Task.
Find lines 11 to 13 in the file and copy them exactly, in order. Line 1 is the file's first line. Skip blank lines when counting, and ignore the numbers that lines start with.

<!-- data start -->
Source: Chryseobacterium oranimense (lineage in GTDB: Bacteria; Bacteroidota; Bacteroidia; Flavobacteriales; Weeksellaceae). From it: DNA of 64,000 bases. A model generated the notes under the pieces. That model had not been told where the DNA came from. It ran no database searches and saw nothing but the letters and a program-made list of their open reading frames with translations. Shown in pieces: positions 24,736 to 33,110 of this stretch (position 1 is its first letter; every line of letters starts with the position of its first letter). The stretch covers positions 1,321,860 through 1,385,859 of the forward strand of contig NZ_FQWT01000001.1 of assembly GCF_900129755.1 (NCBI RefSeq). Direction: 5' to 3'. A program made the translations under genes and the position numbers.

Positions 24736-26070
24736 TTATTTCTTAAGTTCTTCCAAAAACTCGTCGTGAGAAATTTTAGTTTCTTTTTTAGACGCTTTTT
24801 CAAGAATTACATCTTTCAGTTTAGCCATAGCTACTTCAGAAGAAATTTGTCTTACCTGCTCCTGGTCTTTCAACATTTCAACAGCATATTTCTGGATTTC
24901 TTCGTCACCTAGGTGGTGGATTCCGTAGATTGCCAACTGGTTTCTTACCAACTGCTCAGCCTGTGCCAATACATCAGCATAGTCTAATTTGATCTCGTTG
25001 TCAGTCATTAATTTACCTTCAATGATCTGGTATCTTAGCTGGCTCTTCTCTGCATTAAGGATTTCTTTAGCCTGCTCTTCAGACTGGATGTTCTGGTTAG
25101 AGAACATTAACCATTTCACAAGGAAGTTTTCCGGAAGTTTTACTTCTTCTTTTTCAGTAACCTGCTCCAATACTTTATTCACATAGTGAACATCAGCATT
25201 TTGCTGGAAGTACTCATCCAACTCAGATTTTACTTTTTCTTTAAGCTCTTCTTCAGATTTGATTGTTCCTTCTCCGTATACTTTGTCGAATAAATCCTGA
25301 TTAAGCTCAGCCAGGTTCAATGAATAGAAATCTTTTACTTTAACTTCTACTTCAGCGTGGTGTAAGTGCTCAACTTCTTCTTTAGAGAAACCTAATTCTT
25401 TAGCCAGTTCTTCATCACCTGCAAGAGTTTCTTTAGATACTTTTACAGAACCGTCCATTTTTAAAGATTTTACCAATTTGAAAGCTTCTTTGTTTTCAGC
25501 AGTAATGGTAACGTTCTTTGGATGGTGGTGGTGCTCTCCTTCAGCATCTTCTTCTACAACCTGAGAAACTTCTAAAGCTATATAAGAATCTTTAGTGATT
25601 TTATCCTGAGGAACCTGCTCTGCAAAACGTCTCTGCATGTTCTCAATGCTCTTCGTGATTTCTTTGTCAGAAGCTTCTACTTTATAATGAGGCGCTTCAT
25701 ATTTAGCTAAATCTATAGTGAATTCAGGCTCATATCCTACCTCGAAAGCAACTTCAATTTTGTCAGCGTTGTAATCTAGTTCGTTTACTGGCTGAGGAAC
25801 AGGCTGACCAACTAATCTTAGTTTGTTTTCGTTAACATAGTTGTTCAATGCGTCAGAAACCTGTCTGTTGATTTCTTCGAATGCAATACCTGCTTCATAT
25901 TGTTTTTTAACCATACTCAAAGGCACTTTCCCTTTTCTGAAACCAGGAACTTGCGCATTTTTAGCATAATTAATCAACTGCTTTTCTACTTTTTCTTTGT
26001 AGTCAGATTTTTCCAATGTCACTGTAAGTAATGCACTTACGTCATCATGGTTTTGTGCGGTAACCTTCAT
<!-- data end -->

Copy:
25501 AGTAATGGTAACGTTCTTTGGATGGTGGTGGTGCTCTCCTTCAGCATCTTCTTCTACAACCTGAGAAACTTCTAAAGCTATATAAGAATCTTTAGTGATT
25601 TTATCCTGAGGAACCTGCTCTGCAAAACGTCTCTGCATGTTCTCAATGCTCTTCGTGATTTCTTTGTCAGAAGCTTCTACTTTATAATGAGGCGCTTCAT
25701 ATTTAGCTAAATCTATAGTGAATTCAGGCTCATATCCTACCTCGAAAGCAACTTCAATTTTGTCAGCGTTGTAATCTAGTTCGTTTACTGGCTGAGGAAC